The mind-body connection

In this constant balance, the inseparable connection between the body and mind plays an essential role because emotions are also part of self-regulation (homeostasis). From neuropsychology, we know that our thoughts are controlled by our emotions, which are, in turn, anchored in our body. Therefore, our emotions are an integral part of the autonomic nervous system, which controls the autonomous (i.e., independently and unconsciously occurring) actions of our internal organs, blood vessels, and glands. Psychoneuroimmunology tells us that our nerve and immune cells are directly connected and interact through messengers. Thus, the mind can change what happens in the body, just as the body can positively or negatively influence the mind (e.g., through healthy vs. unhealthy eating, physical activity vs. lack of movement, etc). Positive emotions such as joy contribute to more efficient homeostasis and promote physical as well as mental health. The negative examples are equally apparent: sadness and stress are associated with the activation of the hypothalamus and the pituitary gland, as well as the release of certain molecules. Consequently, homeostasis decreases, leading to damage to numerous body parts such as blood vessels and muscle structures5.6 / 5.7 / 5.8.

The spiritual power of the chaga mushroom

The chaga mushroom can also positively influence our emotional well-being. Melanin from chaga is said to stimulate the activity of the pineal gland (also known as the epiphysis) or to decalcify the pineal gland, which appears to calcify with advancing age5.9. The pineal gland is a small gland in the middle of our brain and is extraordinarily important for our emotional, physical, and mental health. Stimulating the pineal gland leads to the release of melatonin, which helps us adapt our body and mind to the rhythm of nature. Since the secretion of melatonin occurs in harmony with day and night, the pineal gland, which sits in the middle of the brain but is still capable of distinguishing light from darkness, is also called the “third eye.” It is even claimed that the pineal gland helps unite our inner and outer worlds, strengthen our intuition and spiritual power, and help us be more in tune with ourselves, which in turn benefits our mental health. The ancient Egyptians believed that the pineal gland in the center of the brain was the place of connection with the divine or spiritual. Whatever you believe, it is certain that a healthy pineal gland is part of a healthy body and has positive effects on homeostasis and therefore on our emotional and physical well-being5.10.

For general strengthening and support of homeostasis, Synergo juvenis provides you with 520 mg of astragalus extract and 260 mg of organic chaga extract in each daily dose.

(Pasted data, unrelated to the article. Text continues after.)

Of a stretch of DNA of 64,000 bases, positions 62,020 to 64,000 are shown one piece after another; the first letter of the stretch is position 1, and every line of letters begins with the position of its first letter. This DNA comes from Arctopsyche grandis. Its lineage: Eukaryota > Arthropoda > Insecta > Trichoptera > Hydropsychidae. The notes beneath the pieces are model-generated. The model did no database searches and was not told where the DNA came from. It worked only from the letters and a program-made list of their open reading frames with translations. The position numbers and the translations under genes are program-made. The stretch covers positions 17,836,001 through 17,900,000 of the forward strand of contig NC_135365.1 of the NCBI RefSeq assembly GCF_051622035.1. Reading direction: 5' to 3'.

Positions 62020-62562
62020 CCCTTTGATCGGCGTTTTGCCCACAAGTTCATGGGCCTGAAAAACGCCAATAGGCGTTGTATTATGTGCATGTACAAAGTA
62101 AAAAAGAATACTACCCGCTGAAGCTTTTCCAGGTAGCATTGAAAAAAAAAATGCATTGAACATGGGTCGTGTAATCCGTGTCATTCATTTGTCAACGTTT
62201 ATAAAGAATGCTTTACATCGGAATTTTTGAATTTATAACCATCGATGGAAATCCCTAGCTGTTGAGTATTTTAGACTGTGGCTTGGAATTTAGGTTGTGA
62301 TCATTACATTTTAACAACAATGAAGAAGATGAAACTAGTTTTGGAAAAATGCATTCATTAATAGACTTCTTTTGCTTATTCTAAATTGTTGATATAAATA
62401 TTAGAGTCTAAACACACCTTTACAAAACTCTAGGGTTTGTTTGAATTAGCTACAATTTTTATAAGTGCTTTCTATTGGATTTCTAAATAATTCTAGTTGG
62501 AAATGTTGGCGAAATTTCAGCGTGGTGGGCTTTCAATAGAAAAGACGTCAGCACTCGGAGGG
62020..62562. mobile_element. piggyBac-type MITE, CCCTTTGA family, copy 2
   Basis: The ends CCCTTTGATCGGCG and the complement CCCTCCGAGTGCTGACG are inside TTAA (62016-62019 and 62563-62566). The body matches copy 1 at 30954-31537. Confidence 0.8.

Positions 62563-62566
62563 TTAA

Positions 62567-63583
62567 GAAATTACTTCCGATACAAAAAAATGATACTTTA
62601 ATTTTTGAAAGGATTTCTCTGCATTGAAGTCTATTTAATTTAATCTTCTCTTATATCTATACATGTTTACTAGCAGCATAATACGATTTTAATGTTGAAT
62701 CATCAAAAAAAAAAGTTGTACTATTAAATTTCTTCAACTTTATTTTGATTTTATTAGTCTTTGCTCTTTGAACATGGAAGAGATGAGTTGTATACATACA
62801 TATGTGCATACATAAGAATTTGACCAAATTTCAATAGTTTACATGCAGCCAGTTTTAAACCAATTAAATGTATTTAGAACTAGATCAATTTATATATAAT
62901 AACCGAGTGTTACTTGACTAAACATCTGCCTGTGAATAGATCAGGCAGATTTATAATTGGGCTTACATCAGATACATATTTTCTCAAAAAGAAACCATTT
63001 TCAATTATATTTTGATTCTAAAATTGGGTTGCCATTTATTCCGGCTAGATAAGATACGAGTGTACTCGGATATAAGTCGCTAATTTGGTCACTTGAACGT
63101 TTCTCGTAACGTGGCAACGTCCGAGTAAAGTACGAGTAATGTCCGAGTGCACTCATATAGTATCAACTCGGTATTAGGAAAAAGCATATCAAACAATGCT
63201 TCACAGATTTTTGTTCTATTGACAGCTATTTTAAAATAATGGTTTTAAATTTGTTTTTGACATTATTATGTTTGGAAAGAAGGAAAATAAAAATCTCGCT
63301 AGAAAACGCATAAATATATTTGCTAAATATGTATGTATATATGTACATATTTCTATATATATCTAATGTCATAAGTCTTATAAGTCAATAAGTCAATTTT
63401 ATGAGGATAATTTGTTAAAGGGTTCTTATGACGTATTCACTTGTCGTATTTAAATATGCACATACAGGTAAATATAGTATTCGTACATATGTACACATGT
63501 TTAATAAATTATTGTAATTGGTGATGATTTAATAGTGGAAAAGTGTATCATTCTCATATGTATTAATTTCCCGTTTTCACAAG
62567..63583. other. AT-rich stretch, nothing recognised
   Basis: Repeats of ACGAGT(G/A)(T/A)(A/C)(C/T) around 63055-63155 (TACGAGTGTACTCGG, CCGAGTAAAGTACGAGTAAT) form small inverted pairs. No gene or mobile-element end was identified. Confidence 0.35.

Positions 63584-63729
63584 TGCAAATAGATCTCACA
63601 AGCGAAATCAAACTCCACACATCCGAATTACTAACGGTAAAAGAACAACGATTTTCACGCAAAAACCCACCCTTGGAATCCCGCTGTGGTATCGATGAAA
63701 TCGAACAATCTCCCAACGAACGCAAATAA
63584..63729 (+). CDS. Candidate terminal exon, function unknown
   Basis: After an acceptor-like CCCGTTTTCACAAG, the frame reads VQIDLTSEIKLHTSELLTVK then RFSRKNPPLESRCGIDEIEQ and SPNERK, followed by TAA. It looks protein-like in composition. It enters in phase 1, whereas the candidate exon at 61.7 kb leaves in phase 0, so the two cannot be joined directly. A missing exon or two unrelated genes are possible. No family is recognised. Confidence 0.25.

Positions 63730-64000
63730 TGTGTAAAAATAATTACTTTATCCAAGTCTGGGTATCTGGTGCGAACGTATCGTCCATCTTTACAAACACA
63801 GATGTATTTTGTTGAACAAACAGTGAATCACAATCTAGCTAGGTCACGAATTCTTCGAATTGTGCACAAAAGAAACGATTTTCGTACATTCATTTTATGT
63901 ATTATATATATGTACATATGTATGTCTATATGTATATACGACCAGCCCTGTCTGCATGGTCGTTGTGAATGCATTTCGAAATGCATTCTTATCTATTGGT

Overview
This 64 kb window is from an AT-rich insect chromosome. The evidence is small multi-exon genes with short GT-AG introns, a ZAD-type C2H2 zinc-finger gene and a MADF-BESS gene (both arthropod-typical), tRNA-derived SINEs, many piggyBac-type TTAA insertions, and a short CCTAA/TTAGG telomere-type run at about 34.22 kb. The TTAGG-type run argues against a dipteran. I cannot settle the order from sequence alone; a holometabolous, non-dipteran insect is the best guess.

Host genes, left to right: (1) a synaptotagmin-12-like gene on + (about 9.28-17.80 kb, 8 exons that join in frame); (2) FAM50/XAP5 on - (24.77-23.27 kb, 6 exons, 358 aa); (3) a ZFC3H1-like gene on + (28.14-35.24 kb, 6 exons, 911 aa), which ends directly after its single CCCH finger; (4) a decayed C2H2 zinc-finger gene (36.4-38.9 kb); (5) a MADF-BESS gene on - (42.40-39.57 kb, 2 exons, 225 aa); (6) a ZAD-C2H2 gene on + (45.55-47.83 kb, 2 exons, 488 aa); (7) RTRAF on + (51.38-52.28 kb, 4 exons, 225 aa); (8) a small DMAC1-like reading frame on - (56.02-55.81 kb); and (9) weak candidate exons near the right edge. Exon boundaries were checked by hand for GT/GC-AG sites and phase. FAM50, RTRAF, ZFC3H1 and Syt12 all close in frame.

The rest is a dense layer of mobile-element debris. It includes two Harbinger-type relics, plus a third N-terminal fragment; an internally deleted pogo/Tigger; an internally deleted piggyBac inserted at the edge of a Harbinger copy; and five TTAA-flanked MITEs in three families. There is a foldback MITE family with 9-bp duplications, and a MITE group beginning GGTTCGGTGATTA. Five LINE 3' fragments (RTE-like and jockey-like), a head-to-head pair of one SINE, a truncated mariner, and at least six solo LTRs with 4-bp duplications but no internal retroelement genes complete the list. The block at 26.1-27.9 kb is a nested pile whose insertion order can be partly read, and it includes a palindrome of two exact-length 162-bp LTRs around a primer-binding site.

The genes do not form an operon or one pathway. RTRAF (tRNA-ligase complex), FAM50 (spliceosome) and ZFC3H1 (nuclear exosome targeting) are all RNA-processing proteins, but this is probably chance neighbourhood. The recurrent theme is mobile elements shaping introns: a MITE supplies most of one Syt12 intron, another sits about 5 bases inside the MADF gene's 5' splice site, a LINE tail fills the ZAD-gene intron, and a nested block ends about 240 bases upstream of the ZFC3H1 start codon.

You want to be informed as soon as Synergo juvenis is available in January 2024? Then sign up for our newsletter now:

Footnotes:
Longevity at the cellular level:

1.1) Higher spermidine intake is linked to lower mortality: a prospective population-based study. (August 2018) => Link
1.2) Spermidine: a physiological autophagy inducer acting as an anti-aging vitamin in humans? (October 2018) => Link
1.3) The effects of Astragalus membranaceus active extracts on autophagy-related diseases. (April 2019) => Link
1.4) Discovery of potent telomerase activators: unfolding new therapeutic and anti-aging perspectives. (October 2019) => Link
1.5) Anti-aging implications of Astragalus membranaceus (Huangqi): a well-known Chinese tonic. (December 2017) => Link
1.6) Cycloastragenol and Astragaloside IV activate telomerase and protect nucleus pulposus cells against high glucose-induced senescence and apoptosis. (November 2021) => Link
1.7) Nicotinamide improves aspects of healthspan but not lifespan in mice. (March 2018) => Link
1.8) Cell life versus cell longevity: The mysteries surrounding the NAD+ precursor nicotinamide. (April 2006) => Link
1.9) NAD metabolism: Implications in aging and longevity. (November 2018) => Link
1.10) Niacin cures systemic NAD+ deficiency and improves muscle performance in adult-onset mitochondrial myopathy. (June 2020) => Link

Aging healthily:

2.1) The mitochondrial basis of aging and age-related disorders. (December 2017) => Link
2.2) Mitochondria: It is all about energy. (April 2023) => Link
2.3) Mitochondrial protection by resveratrol. (July 2011) => Link
2.4) Mitochondrial physiology and vegetal molecules therapeutic potential of natural compounds on mitochondrial health. Chapter 20 – Curcumin and mitochondria. (2021) => Link
2.5) Quercetin induces mitochondrial biogenesis through activation of HO-1 in HepG2 cells. (October 2013) => Link
2.6) Spermidine regulates mitochondrial function by enhancing eIF5A hypusination and contributes to reactive oxygen species production and ganoderic acid biosynthesis in ganoderma lucidum. (March 2022) => Link
2.7) Mitochondrial protection and anti-aging activity of astragalus polysaccharides and their potential mechanism. (February 2012) => Link
2.8) Effects of hyaluronic acid on mitochondrial function and mitochondria-driven apoptosis following oxidative stress in human chondrocytes. (April 2009) => Link
2.9) Role of NAD+ in regulating cellular and metabolic signaling pathways. (July 2021) => Link